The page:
Tuesday, November 1, 2011
Is All Well in Habs Land? A Statistical Look
Last Wednesday, just after the Perry Pearn firing was announced, shortly before that evening's game against the Philadelphia Flyers, I had this exchange with a friend over Facebook chat:
At the time, it was just me being my eternal Habs optimist self. At best, I thought, if they really picked their play up, perhaps they could walk out of the three game set with 4 points.
As has been the norm with this team for years, they perform against all expectations. What Habs fan hasn't witnessed an "easy game" against the last place Florida Panthers resulting in a 2-0 loss, or a tough match-up with the red hot Washington Capitals ending as a 4-1 win? This week was little different. The Boston Bruins are mired in the basement of the East, but even if admittedly they aren't playing well as a team right now, they remain the defending Stanley Cup champions with a roster that's been only barely tweaked from the one that hoisted the Cup.
Does that mean the Canadiens will walk into Ottawa Friday night and pitch a stinker, getting blown out by a team that is weak on paper but quite surprisingly one of the league's hottest early season success stories? Maybe. It's too early to conclude that a 3-game win streak has righted all wrongs and that all is well in Habs land. But what we do know is where another tough week would have virtually meant folding up and calling it a day on the 2011-12 campaign (or the ushering in of some dramatic changes), we instead find a team right in the thick of things.
For those that have been watching the team's daily rises and falls in the standings, don't. We're still in the early game. In the 6 seasons since the NHL lockout, it has typically required between 92 and 94 points to qualify for the playoffs in the Eastern Conference (outlier: 88 in 2009-10), with the average of the six years being 92. With 10 points through 11 games, the Habs are currently on pace for just 74.5 points, but of course, we're still very early. The quickest way for the team to get on pace to meet the mark would require a replication of the current 3-game win streak which would give them 16 points in 14 games after wins versus Ottawa, the New York Rangers, and the Edmonton Oilers. The team's record would then project to a 93.7 point season, which would meet or beat the 8th place East record in all but one of the post-lockout years (94 in 2007-08).
I don't mean to say that if the team doesn't rattle off three more victories over the next 10 days then all hope is lost. But Habs fans should not be placated by just three solid efforts on the heels of a disastrous season opening. Simply put: we're not out of the woods just yet.
Carey Price had a great three game set, enough to even earn him the first star of the week league-wide and lock up the Molson Cup for the month. The fact is that Price has been "good" all season long while at times getting little support from the team's skaters, but he had still be out-goaltended on numerous occasions (e.g. games against Miikka Kiprusoff, Ryan Miller...). Not so vs. the Flyers and Bruins, which has allowed him to raise his numbers on the early season back to respectable levels.
Another change over the last 3 was a major improvement in the face-off circle. If Scott Gomez takes a center spot upon his return and shift David Desharnais's 44.3% success rate to the wing, the team will have:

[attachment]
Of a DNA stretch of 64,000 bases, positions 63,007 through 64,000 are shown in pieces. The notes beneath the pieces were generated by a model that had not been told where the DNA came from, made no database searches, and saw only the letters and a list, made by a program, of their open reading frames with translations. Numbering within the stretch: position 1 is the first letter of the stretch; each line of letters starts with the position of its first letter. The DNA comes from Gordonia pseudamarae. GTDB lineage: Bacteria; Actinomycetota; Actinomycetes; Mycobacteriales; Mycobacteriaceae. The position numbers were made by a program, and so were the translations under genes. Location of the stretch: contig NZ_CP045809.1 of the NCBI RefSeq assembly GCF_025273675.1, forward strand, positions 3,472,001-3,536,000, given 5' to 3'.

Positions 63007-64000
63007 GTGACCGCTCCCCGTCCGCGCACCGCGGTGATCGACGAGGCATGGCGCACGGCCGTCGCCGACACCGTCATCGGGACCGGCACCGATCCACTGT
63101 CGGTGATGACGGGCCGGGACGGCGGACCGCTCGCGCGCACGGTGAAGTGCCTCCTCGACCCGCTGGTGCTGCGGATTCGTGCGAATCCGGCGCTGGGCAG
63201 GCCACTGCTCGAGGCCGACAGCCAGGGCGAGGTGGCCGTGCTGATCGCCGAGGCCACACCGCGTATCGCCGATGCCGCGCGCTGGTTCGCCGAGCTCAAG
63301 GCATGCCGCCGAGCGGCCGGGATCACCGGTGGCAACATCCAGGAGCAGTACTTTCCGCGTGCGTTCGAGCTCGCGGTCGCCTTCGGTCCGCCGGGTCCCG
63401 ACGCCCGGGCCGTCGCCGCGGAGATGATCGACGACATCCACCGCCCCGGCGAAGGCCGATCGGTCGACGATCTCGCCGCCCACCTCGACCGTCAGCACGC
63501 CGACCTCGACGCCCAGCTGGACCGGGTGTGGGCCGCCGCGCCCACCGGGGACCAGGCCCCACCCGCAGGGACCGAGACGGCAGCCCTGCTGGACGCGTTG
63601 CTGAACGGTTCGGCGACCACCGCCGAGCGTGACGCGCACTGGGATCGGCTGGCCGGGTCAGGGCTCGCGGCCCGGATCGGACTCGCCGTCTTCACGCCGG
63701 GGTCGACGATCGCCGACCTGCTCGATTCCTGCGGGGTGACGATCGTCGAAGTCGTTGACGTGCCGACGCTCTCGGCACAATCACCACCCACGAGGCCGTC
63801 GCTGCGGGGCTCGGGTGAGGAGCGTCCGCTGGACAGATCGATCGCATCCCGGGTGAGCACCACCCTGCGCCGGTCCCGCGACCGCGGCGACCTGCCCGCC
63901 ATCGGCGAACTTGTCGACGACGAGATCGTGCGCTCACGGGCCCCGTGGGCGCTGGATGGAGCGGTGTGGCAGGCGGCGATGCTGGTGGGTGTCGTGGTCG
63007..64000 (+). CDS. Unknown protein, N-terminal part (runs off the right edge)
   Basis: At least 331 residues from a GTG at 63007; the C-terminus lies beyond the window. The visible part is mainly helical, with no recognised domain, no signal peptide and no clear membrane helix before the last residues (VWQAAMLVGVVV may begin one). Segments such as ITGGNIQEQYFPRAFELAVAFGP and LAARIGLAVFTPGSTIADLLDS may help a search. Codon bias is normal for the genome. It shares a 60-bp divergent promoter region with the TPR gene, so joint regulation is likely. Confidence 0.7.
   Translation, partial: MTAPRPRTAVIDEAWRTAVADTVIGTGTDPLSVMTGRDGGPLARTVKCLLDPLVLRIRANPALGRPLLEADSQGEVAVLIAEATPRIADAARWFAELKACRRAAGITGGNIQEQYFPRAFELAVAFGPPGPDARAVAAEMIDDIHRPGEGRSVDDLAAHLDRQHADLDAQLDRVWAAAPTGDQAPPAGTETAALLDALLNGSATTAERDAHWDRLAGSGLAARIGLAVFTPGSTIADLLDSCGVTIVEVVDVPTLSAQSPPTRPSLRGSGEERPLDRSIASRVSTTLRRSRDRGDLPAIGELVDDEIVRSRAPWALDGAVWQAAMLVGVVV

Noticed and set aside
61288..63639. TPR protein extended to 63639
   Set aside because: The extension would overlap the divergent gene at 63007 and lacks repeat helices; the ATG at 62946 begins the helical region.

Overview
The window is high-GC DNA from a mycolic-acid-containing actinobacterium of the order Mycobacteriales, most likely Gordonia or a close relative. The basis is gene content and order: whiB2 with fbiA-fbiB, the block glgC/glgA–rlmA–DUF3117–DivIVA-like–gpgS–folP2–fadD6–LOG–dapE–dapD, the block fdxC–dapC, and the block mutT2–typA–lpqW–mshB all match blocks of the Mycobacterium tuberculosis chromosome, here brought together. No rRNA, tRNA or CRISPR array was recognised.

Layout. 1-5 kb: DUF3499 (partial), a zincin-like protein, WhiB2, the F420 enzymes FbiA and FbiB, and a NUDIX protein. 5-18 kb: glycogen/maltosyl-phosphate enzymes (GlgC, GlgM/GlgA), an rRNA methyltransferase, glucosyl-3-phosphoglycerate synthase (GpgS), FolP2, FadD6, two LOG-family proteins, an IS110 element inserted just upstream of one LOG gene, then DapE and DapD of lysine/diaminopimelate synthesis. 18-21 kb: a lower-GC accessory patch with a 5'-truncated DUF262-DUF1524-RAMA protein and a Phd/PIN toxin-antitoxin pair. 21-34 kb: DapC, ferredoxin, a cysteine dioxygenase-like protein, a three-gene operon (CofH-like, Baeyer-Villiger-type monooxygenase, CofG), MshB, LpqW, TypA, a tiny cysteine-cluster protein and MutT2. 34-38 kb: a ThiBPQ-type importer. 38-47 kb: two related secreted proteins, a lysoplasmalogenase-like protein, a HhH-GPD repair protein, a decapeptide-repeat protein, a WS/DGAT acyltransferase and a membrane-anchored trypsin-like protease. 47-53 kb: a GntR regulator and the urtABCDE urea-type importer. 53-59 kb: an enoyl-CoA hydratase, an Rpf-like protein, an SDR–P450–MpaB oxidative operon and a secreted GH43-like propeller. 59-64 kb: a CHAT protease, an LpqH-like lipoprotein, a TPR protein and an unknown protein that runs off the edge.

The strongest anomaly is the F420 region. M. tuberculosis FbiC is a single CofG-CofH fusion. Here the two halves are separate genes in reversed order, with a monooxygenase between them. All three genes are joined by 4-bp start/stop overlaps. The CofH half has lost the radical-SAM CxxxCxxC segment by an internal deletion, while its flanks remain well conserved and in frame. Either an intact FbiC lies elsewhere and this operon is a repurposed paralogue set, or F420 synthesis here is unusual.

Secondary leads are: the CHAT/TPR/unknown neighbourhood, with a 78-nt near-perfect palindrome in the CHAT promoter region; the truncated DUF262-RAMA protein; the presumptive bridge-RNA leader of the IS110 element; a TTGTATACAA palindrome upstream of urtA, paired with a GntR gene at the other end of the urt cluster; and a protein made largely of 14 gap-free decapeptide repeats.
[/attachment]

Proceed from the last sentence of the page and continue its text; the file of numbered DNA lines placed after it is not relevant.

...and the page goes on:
Tomas Plekanec - 53.1%
Scott Gomez - 53%
Lars Eller - 44%
Petteri Nokelainen - 60%
Not bad at all! By limiting the face-offs taken by Eller and Desharnais, the team's averages could be quite high.
In terms of production, entering the current 5 day break for the team, Plekanec and Max Pacioretty are tied for the team lead with 9 points in 11 games - on pace for 67 point seasons. Pacioretty, Plekanec, and surprising Travis Moen each have 4 goals, which puts them on pace for 29 on the year. Mike Cammalleri's 3 goals in 8 games would average out to just over 30 in 82, despite his inconsistent play over the first month. Considering the team's leaders in points and goals in 2010-11 had 57 and 29 respectively, these numbers appear satisfactory. Further, between the goals against and the output, the Canadiens have a goal differential of -1 thus far, which is actually good for 8th best in the East, better than current 4th place Ottawa's -6 and current 8th place Tampa Bay's -2.
Another interesting statistic has been time on ice. As we've mentioned previously, the club's defense both on paper and on the ice has been a major area of concern. Gone are the veteran horses in Roman Hamrlik and James Wisniewski, out is Andrei Markov, and in their place are a bunch of green rookies. The team has done a great job in making the transition by splitting time more evenly amongst its blueliners, particularly over the last 3 games (the post-Perry Pearn period). Last year's average time on ice leaders:
James Wisniewski - 22:56
Andrei Markov - 22:54 (only 7 GP)
Roman Hamrlik - 22:16
P.K. Subban - 22:16
Josh Gorges - 21:10 (only 36 GP)
Tomas Plekanec - 20:14
Thus far this season, only 4 players have averaged more than 20 minutes a night:
P.K. Subban - 23:48
Tomas Plekanec - 21:10
Josh Gorges - 20:44
Yannick Weber - 20:12
Interesting that Weber has seen the fourth most ice despite playing the first game and a half as a bottom 6 forward. This is a huge testament to how he has picked his game up in rebounding from a terrible training camp.
So all may not be well just yet with the Habs; there is still plenty of work to be done. But statistically, the team seems to be turning around their slow start, as evidenced by Price's numbers, the face-off stats, offensive output, and a better use of player personnel. And things can only improve once Andrei Markov - who skated for a first time since returning to Montreal yesterday - gets back into the line-up. Look for him to start practicing within 1-2 weeks.